From the Editors
Nezar AlSayyad, Cairo: Histories of a City. Cambridge: Harvard University Press, 2011. Jadaliyya (J): Why did you write this book? Nezar AlSayyad (NA): Cairo has fascinated me since I was first exposed to the city’s Islamic heritage in 1973, and it has continued to keep me under its spell. This love affair began to wane by the early 1990s, however, when my appreciation for the city began to be tempered by the realities of its problems. By the time I was asked to write ...Keep Reading »
Nezar AlSayyad is Professor of Architecture, Planning, Urban Design, and Urban History at the University of California, Berkeley, where he is also the chair of the Center for Middle Eastern Studies. He is currently the President of the International Association for the Study of Traditional Environments, and the editor of its scholarly journal Traditional Dwellings and Settlements Review (TDSR). As a scholar, AlSayyad has authored and edited several books on housing, identity, tradition, urbanism, urban design, urban history, urban informality, tourism, and virtuality. His most recent books include Cairo: Histories of a City (Harvard University Press, 2011) and Traditions: The Real, the Hyper, and the Virtual in the Built Environment (Routledge, in press). Among other projects, AlSayyad has written, co-produced, and co-directed two public television programs, “Virtual Cairo” and “At Home with Mother Earth,” both funded by the National Endowment for the Arts. Professionally, AlSayyad maintains an active practice in the Middle East and United States. He is also the Principal in the XXA: Office of Xross-Xultural Architecture, an urban design and planning firm with several award-winning credits.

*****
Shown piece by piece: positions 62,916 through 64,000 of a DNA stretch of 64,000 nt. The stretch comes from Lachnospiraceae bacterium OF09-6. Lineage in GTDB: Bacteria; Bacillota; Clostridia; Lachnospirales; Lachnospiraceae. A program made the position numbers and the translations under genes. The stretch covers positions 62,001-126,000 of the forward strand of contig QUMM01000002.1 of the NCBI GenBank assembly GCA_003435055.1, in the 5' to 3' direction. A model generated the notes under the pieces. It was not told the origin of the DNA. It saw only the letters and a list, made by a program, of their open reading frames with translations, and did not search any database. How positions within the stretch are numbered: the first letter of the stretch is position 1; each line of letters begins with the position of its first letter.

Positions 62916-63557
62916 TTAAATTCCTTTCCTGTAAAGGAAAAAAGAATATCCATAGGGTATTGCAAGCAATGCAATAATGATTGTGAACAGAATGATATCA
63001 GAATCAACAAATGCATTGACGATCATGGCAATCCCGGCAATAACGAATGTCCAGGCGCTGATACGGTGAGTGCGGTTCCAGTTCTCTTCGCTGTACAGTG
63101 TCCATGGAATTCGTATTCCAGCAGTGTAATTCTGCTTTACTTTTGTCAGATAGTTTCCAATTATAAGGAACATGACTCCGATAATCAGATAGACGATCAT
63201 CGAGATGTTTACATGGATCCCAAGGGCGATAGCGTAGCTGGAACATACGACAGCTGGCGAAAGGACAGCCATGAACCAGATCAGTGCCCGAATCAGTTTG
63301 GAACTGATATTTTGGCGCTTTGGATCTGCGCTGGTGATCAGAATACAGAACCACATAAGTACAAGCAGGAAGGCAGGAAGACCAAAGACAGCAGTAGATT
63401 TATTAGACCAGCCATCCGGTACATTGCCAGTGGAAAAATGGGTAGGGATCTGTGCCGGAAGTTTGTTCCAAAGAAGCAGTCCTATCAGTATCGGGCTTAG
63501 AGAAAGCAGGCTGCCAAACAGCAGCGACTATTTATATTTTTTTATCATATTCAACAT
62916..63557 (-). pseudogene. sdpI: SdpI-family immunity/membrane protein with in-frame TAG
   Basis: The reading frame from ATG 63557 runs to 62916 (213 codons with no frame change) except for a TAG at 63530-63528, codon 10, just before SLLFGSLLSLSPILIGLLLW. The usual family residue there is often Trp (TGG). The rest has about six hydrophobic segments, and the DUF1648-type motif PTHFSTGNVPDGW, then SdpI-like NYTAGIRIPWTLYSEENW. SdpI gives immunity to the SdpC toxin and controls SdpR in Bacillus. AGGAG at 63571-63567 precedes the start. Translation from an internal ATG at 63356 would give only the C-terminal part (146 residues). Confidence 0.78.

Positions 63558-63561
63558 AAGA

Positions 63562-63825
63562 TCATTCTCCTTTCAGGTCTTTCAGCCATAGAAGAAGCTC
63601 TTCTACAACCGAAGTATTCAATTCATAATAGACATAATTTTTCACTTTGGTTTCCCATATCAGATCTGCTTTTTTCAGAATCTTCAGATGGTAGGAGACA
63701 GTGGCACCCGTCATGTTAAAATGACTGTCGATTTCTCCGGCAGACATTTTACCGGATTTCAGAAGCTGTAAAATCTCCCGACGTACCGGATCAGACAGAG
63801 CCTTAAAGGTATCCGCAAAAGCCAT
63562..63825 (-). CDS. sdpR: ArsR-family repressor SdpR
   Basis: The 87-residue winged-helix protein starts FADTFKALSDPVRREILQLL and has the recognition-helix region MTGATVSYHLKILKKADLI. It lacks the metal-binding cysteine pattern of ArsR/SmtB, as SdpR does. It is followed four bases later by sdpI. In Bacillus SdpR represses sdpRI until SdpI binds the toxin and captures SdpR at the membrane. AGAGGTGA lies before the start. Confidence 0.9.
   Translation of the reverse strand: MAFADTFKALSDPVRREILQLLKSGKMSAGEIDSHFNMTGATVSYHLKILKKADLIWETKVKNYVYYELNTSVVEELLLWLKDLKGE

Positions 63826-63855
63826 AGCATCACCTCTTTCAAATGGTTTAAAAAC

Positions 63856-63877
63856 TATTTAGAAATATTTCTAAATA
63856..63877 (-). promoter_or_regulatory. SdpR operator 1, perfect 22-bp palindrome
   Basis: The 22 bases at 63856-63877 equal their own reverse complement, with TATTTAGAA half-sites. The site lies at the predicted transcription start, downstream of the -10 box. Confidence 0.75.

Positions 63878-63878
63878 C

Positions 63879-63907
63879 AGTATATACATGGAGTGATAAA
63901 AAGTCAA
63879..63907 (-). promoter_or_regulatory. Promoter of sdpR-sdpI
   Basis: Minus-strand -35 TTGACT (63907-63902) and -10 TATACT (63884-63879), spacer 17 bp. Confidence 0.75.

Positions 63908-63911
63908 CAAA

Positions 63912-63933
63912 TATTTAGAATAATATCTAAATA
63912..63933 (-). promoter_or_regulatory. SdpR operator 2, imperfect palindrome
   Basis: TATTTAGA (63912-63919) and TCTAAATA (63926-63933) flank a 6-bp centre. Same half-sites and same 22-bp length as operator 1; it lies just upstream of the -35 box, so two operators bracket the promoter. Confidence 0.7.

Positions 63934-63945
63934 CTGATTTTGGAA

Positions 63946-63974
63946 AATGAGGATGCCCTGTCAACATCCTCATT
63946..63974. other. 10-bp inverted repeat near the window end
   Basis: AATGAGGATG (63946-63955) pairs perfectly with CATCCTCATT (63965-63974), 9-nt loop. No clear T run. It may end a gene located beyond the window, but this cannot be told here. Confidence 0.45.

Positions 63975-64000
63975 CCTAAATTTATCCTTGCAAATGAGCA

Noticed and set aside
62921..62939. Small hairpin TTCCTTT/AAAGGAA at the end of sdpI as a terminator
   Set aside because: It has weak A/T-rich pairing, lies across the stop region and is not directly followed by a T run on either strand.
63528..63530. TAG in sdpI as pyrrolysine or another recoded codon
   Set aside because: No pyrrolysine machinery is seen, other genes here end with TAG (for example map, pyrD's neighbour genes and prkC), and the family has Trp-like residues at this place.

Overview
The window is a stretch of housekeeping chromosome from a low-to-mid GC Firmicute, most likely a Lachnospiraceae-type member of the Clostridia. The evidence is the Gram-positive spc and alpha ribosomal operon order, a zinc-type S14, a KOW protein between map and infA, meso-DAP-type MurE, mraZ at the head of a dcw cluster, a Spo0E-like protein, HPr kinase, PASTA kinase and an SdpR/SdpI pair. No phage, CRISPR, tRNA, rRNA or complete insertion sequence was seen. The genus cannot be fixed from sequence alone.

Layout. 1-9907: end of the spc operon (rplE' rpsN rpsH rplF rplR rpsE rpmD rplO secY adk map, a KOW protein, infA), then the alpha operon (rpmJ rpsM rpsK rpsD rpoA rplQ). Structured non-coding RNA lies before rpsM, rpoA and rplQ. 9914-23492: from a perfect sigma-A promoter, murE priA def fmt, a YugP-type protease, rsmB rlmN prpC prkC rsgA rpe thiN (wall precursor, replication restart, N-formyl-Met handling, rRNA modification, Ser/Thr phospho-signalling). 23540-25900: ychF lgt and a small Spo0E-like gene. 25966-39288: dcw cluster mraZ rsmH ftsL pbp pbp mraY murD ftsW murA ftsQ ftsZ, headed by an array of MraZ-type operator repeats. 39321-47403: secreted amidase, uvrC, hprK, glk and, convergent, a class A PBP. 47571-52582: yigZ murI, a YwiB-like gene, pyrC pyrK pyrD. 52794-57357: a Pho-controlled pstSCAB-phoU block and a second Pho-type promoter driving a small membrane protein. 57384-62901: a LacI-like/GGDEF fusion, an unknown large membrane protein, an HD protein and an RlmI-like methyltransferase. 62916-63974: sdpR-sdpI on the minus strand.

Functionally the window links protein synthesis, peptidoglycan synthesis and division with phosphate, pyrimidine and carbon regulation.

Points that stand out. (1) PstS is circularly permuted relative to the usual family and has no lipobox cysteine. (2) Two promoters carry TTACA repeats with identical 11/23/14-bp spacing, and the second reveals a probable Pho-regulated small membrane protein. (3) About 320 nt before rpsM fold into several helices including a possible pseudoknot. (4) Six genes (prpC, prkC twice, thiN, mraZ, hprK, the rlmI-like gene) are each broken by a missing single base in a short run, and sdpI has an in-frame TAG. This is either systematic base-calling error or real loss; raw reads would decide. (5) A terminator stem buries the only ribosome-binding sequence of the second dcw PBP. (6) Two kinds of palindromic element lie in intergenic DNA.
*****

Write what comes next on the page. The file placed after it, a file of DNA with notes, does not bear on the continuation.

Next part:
"State violence—both structural and political—has been a staple feature of Egypt’s neoliberal governance, under both Mubarak and Morsi, and now under the military-controlled government. In its complicity, the United States has contributed to the structural obstacles Egyptians face in achieving the aims of the revolution."click | email | tweet